Interestingly, a lot of the trappings of eating with guests remain the same. We will often start preparing the meal hours beforehand, we have to arrange things so that the meal is ready on time, we have a baffling need to tidy up the dining room before our guests ‘arrive’ and, most bizarrely, when I have been responsible for making the main course, I have repeatedly cooked enough for three or four, so for our virtual guests too!

There are also some material advantages. When the cauliflower cheese I had prepared was served cold our guests never knew, and the same went for the raw rhubarb crumble.

One common feature of the Covid-19 pandemic is the demand to distance ourselves from others. Devising ways of neutralising the effects of such an unnatural constraint has helped us out enormously.

The illustration is a photo of Rohan and a neighbour having a tea-time chat through the ‘forest’ undergrowth.

For help with writing this blog I would like to thank Oliver, Jennie, Rohan and Vivien.

12 thoughts on “Being Close While Staying Apart

  1. The daily ‘tea parties’ are incredibly important to us ‘singles’ and we feel very fortunate to live where we do. It is sometimes the only human
    contact we have in the day. Thank you Joe to you and Rohan for joining us despite being on the shady – often cold side !!!
    Kaye

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  2. Dear Kaye, thank you for your note. The teas work for us too. I think the scheme was started after Rohan suggested it to Jennie. I wonder how long it will be before the ‘windows’ cut in our mini-forest will have regrown?
    Love, Joe

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  3. We have T@3 on our Avenue but we sit on our all walls and chat across the street, some neighbours who find no one else has ventured out, bring their tea and a chair to us and we chat.

    Yesterday for VE Day, we have the most amazing street party and with social distancing we had bunting, music, tea, Pimms, cakes and chats… in turn we walked down the middle of the road to say hello to neighbours and re-bonded.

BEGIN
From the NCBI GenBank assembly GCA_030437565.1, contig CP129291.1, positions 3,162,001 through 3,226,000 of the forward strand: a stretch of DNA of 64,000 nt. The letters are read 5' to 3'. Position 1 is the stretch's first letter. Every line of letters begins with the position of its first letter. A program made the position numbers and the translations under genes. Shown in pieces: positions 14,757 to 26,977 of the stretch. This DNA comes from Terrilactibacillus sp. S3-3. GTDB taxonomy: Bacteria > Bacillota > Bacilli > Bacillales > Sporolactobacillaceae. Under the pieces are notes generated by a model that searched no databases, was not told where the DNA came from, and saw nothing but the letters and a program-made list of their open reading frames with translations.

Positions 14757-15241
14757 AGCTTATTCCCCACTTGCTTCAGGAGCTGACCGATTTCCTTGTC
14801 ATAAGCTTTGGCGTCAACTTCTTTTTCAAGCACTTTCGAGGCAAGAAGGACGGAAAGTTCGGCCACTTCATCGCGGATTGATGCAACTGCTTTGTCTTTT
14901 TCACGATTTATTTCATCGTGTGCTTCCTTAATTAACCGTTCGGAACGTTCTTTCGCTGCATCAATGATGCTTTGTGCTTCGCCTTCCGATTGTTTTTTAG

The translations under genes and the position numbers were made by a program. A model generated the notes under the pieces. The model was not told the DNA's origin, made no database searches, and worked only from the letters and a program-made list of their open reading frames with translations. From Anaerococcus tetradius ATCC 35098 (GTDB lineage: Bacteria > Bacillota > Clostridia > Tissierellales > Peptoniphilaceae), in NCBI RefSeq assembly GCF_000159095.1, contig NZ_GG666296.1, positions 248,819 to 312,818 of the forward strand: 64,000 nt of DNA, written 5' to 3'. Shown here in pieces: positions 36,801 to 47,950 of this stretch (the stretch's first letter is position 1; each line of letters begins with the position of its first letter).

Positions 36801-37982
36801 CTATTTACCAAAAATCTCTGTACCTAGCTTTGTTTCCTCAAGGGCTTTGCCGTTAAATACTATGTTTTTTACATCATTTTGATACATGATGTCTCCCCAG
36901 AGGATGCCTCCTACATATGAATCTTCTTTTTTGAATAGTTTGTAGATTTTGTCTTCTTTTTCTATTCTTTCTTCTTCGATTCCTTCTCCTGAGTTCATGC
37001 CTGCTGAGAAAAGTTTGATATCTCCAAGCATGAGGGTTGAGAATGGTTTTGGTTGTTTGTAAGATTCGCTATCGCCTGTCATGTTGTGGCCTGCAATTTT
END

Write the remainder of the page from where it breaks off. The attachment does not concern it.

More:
Communities, neighbours and friends… all together because we have to be!

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  4. Dear Carolyn, Thank you for your comment. As you say, these street/community get-togethers are important and, of course are happening all over the place – my blog just talked about our experience made unusual by the mini-Forrest. Please look after yourself. Love, Joe

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  5. Great blog Joe – ‘tea time in the Avenue’ is a wonderful institution that has served to create a great bond between all us neighbours here and provide an opportunity for human contact that specially important for those living alone.

    Staying indoor today however as it’s too windy!

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    1. Dear Anis, Thanks for your comment. As a relative newcomer to the Avenue you can now see what you have moved into. It’s good to have you and Movana in amongst us. Yours Joe PS You were right to stay indoors today – it was freezing.

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  6. Dear Joe,

    We humans almost always seem to find creative ways to maintain that all-important connection and contact, whatever the circumstances. I love these two examples in today’s blog.